Households and businesses with solar panel installations benefitted from record power generation over the summer, as the energy source outperformed gas to account for almost a third (28%) of the UK’s electricity production in June.
The amount of solar-generated electricity produced was around four times higher than average for the month, peaking at over eight gigawatts per day – about twice the maximum rating of Yorkshire’s Drax power station – according to the National Farmers’ Union.
And a record 533-gigawatt hours of power was produced by solar panels during the week commencing 21 June. This is in comparison to a decade ago when solar contributed almost nothing to UK electricity supplies.
The summer surge in solar power came soon after the Government announced that its Feed-in Tariff (FIT) scheme – which subsidizes the installation of solar panels for domestic properties – would end in April next year.
Duncan McCombie, Chief Executive at YES Energy Solutions, said: “Since the financial incentives to install solar panels are due to expire within the next six months or so, homeowners would be wise to capitalise on the opportunity now.
“For those who do, the FIT scheme will continue to pay you for generating sustainable electricity for the next 20 years, plus you can make a profit on any surplus electricity you produce but don’t use by selling it back to the national grid.”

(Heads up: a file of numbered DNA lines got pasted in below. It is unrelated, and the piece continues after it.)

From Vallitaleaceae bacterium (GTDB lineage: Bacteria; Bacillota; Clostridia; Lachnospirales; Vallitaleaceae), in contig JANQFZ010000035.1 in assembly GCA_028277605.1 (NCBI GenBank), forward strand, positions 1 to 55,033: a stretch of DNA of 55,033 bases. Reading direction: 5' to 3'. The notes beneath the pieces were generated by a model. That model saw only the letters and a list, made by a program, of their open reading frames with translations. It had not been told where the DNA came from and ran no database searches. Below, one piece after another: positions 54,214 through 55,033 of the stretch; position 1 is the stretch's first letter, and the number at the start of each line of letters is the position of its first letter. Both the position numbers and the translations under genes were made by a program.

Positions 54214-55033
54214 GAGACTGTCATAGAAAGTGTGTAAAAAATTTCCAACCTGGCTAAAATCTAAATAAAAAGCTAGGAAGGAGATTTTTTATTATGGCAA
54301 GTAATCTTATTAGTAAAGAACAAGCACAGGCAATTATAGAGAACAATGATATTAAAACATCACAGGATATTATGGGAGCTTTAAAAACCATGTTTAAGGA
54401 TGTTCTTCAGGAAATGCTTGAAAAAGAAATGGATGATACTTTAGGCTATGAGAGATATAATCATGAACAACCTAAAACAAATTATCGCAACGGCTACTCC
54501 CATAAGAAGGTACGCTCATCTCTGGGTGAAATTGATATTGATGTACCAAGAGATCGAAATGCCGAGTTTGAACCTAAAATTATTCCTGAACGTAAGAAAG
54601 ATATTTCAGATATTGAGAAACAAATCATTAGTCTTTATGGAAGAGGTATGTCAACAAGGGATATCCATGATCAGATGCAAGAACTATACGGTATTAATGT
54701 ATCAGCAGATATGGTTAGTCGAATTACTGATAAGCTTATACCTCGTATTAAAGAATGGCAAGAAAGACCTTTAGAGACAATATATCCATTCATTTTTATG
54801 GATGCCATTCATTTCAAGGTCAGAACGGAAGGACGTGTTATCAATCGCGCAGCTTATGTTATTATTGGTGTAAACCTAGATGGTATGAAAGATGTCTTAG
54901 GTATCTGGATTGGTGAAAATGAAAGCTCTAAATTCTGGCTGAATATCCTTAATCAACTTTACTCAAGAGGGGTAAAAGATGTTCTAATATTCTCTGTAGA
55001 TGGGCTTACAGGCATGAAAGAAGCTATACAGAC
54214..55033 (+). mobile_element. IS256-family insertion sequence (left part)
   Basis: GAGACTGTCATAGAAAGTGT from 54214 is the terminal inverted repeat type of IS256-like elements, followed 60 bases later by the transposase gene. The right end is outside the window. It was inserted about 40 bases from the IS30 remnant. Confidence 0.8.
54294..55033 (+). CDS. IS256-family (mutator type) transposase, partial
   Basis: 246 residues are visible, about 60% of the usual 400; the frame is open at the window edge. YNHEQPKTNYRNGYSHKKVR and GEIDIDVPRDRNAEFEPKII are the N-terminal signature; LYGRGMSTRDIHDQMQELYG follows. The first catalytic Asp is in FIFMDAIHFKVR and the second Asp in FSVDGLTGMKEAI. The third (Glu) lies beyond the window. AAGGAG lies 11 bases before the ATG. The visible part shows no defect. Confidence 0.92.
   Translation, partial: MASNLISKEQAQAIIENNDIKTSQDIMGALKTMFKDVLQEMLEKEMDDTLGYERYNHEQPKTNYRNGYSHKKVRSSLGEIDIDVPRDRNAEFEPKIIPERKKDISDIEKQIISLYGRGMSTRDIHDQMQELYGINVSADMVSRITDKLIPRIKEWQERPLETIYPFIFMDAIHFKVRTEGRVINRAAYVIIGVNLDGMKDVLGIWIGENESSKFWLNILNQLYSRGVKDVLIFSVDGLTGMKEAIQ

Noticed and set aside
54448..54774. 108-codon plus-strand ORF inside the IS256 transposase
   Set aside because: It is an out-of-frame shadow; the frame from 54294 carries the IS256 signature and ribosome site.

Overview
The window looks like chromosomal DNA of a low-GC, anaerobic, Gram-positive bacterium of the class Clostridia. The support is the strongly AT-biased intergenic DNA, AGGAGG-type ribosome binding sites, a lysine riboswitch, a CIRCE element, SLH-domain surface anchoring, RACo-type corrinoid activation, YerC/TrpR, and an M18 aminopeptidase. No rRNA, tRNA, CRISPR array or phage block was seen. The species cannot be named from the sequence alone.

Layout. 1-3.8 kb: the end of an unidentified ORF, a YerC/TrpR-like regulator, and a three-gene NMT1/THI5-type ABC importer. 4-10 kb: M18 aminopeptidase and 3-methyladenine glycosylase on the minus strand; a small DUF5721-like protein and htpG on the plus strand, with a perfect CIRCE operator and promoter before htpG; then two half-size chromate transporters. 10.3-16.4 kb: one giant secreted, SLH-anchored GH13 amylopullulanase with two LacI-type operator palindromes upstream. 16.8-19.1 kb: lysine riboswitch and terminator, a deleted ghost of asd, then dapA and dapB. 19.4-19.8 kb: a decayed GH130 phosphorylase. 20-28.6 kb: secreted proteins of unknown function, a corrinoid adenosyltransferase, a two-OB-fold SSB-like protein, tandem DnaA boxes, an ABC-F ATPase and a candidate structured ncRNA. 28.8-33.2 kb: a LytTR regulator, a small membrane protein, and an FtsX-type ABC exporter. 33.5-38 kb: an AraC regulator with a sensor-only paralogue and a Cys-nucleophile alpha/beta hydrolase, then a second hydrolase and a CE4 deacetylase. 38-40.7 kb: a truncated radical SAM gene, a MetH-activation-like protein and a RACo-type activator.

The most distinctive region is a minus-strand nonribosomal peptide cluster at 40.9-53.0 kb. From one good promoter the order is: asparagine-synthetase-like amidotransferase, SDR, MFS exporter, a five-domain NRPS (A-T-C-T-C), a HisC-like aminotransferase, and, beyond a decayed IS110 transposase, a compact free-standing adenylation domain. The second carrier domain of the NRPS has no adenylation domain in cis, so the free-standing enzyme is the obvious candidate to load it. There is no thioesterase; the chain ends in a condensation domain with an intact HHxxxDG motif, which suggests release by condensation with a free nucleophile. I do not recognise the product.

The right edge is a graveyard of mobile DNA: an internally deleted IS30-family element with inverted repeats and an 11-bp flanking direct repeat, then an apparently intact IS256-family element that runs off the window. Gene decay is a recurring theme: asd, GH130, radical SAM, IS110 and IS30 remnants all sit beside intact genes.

And with a brighter-than-average autumn predicted by the Met Office, it seems homeowners who invest now are likely to yield good rates of power from the unseasonably high pressure, as their systems can reap the benefits of a sunny spell in the run-up to Christmas.
In addition, developers are looking to larger-scale projects – such as solar farms – to continue providing household power after the FIT scheme ends.
Plans for the UK’s largest solar farm on the coast of Kent – at Cleve Hill – propose 890 acres of solar panels, which would generate enough power for around 110,000 households if it comes online in 2020.
The developers believe that scaling up solar installations, amid falling technology costs, will mean the farm will be cost-effective without subsidies.
Dr Alastair Buckley, a solar expert at the University of Sheffield, suggested that, although controversial due to their potential environmental impact, large-scale solar farms such as Cleve Hill could contribute successfully to the production of solar energy alongside rooftop panels.
In a blog earlier this year, he wrote: “Instead of a future dominated by one or the other approach, maybe we’ll see subsidy-free solar farms to start with, and as costs drop further, and there aren’t any sensible solar farm locations left, rooftop deployment will become economically viable again.”
Mr McCombie agreed that perhaps a combination of the two applications would represent the way forward for solar power.
He added: “It’s a real shame that the Government is no longer in a position to continue with the FIT scheme, which was a real coup for renewable energy production. However, with the number of subsidy-free solar farms likely to increase if they prove economically viable, this is still great news for a low-carbon future.
“And in the meantime, homeowners are encouraged to take advantage of the FIT scheme’s last few months. It’s a great way to become more environmentally responsible and benefit from the spells of hot weather we’re increasingly seeing.”
News Source: SolarDailyhttps://www.yesenergysolutions.co.uk/